Imp, page 1
Copyright 2016 Jay Harez
Published by Jay Harez at Smashwords
Cover Art by Rochelle Contreras
Smashwords Edition License Notes
This ebook is licensed for your personal enjoyment only. This ebook may not be re-sold or given away to other people. If you would like to share this book with another person, please purchase an additional copy for each recipient. If you’re reading this book and did not purchase it, or it was not purchased for your enjoyment only, then please return to Smashwords.com or your favorite retailer and purchase your own copy. Thank you for respecting the hard work of this author
BRIAN WAS AN EXAMINER FOR the IRS in Austin and conducted Helene’s interview. Interview was what the IRS had renamed audits. It was considered to be more hopeful sounding.
Helene owned a small business that had earned staggering profits her first year and red flags had gone off when she filed her taxes. Brian met her that day in his office and he knew immediately that he wouldn’t find anything untoward going on with her business. She had kept some receipts for expenses she didn’t even know she could deduct and he helped her with those. She was a very meticulous person and that appealed to Brian.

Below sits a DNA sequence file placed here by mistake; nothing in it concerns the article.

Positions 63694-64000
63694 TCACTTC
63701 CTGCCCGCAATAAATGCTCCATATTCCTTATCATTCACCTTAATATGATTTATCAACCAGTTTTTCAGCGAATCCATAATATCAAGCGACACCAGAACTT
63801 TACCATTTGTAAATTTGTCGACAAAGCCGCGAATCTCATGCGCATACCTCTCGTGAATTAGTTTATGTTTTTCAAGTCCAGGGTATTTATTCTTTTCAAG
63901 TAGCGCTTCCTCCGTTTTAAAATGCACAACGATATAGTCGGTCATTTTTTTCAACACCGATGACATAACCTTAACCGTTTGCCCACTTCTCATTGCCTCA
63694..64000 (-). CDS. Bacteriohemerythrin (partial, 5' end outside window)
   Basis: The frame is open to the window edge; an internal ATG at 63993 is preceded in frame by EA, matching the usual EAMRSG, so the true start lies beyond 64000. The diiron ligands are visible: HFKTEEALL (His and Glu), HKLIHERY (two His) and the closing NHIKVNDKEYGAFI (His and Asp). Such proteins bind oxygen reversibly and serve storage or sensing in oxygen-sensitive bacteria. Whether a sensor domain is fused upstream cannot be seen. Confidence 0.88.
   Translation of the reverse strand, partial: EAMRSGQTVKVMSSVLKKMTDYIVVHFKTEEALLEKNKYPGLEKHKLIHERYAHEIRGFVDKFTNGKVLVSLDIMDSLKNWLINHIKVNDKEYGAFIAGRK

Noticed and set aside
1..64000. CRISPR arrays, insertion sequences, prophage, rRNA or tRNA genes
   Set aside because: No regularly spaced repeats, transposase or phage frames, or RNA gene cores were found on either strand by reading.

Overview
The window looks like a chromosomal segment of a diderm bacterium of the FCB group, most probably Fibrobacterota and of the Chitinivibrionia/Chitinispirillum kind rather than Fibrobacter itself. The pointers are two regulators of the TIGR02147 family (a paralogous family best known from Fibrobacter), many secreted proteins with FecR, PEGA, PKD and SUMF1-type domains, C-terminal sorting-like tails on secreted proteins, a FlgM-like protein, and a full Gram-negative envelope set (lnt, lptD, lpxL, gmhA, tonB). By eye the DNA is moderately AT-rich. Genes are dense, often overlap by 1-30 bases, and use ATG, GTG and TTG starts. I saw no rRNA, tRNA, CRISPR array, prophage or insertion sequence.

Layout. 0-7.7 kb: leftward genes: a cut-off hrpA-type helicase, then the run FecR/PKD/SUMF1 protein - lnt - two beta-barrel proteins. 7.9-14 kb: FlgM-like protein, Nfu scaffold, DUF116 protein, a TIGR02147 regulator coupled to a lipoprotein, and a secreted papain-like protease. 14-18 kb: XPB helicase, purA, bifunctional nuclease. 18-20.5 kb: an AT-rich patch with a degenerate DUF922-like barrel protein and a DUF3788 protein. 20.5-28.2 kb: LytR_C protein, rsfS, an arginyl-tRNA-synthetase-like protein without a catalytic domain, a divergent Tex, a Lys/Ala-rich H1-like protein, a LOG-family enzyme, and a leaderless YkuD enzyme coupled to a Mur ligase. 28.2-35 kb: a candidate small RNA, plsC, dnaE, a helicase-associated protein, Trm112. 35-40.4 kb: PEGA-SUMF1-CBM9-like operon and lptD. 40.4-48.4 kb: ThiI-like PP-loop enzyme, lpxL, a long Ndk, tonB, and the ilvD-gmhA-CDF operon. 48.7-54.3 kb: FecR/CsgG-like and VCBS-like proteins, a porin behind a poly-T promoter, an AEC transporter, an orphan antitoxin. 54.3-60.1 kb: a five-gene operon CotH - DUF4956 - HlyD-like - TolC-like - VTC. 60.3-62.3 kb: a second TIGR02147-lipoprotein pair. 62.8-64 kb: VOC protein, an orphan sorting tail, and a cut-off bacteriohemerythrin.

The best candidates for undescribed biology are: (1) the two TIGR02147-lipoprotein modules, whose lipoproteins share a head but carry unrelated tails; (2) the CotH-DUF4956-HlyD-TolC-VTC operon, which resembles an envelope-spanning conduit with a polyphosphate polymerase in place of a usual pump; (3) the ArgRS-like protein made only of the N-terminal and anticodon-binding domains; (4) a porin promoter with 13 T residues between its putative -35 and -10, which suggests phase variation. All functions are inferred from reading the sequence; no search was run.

The audit would take a few hours and had started at ten-thirty a.m. That meant that they would have to work through lunch or stop for an hour and reconvene. Helene had said ‘one should never do anything important on an empty stomach’ and smiled as she said it.
He was completely undone. He had heard stories about interviewees flirting with their examiner or in rare cases offering open bribes. He hoped that wasn’t what was happening.
As he walked out of the rear of the building in search of lunch he made his way to the nearest food truck. While in line he was pushed from behind. He turned around and it was Helene.
“I’m truly sorry,” she said and then she realized who he was. “Oh my god, I…” she was drowned out by a child of no more than twelve or thirteen.
“What do you care about this pencil-dicked-half-a-fag? Just get the fucking food. God!” the kid said.
She looked at the kid, then at Brian, then at the ground.